An investigation into allegations of bribery at Petrofac, which wrapped up yesterday, “will unlock the lucrative” Saudi Arabia and United Arab Emirates (UAE) markets.
Laura Hoy, an equity analyst at financial services firm Hargreaves Lansdown, said the outlook for the energy services firm are “rosier” now that the “shackles” of the case are off.
It was announced on Monday that Petrofac has to pay £77 million after the company plead guilty to seven separate offences of failing to prevent bribery.
It follows an investigation by the Serious Fraud Office (SFO) into the actions of Petrofac (LSE: PFC – 184.8p) in Iraq, Saudi Arabia and UAE between 2011 and 2017.
The total cost of the penalty is to be paid by 14 February 2022.
Following the result, Sami Iskander, Petrofac’s chief executive, said, “We are now in a position to put this behind us. This part of our history does not represent the Petrofac of today.”
Off the back of the news, shares in the company shot up by as much as 16%. At the close of play they were trading at 182p, up 4.6%.
Ms Hoy said: “Petrofac closed the book on a tumultuous chapter today as its SFO investigation ended with a £77m penalty, to be paid in two portions in January and February 2022. The monetary loss will be a relief, since far higher numbers were bandied around at the start of the investigation, and Petrofac is more than capable of covering the fine. Though it could prove unhelpful as the group aims to shore up its balance sheet and return to a net cash position.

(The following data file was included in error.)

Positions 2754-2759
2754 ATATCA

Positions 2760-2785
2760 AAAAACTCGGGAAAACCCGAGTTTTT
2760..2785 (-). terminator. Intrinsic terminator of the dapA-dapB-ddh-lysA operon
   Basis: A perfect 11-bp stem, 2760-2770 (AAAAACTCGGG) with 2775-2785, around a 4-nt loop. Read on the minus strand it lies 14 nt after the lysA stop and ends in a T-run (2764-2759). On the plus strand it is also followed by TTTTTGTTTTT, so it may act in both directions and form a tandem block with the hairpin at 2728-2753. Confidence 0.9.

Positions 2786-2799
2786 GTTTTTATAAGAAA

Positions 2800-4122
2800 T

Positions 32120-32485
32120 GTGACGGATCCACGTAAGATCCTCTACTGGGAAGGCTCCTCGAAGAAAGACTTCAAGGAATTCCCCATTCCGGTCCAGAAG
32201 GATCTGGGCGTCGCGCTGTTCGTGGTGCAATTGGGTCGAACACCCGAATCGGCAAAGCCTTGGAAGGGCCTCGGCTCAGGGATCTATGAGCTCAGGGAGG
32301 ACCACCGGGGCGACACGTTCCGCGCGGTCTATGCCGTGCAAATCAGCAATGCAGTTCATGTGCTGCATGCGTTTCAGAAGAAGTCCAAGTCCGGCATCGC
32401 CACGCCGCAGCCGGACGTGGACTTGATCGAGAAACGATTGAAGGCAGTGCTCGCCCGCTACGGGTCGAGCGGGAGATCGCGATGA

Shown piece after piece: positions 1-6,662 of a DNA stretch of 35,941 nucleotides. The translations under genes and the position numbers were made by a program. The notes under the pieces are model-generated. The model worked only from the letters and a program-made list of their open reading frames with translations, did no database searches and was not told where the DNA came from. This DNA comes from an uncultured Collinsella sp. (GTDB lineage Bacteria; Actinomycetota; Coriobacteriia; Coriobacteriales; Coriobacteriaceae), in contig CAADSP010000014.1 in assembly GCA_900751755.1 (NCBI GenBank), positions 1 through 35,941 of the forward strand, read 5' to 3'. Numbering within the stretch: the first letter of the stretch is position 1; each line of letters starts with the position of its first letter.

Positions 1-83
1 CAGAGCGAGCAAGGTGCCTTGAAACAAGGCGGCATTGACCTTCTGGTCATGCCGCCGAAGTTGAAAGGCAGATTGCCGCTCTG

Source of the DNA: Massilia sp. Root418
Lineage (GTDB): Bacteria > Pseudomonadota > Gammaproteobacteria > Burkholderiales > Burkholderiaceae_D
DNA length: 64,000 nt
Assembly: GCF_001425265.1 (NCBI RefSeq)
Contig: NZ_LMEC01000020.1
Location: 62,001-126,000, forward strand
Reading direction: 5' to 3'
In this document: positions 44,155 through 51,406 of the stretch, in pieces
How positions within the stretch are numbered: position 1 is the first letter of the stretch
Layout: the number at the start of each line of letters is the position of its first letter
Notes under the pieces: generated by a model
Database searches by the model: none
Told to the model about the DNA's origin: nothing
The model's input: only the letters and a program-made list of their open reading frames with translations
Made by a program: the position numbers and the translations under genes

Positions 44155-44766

“The bigger story is that the end of the investigation will unlock the lucrative Saudi Arabia and UAE markets. Petrofac’s been unable to compete for new contracts with the investigation underway, and that’s created a lot of uncertainty about the group’s order book. With the shackles off, future prospects should start looking rosier.”
David Stern, barrister and joint head of business crime at 5 St. Andrew’s Hill, said Petrofac had “avoided the consequences” of the judge attributing a “higher level of culpability” given its “current financial position”.
He said: “It is clear where companies have taken substantial steps to reform, the court sees no public interest in bankrupting an otherwise functional business, particularly where there is no guarantee that the alternatives in the market will adopt equally scrupulous oversight mechanisms as a recently chastened organisation which has overhauled its financial crime compliance procedures.
“After Petrofac’s announcement last week, its shares jumped more than 22% and this plea agreement represents the end of a long period of uncertainty for the company. Market reaction appears also to be positive to the news of the sentence imposed, presumably since it will be considered a pragmatic step on the company’s road to recovery from this episode.”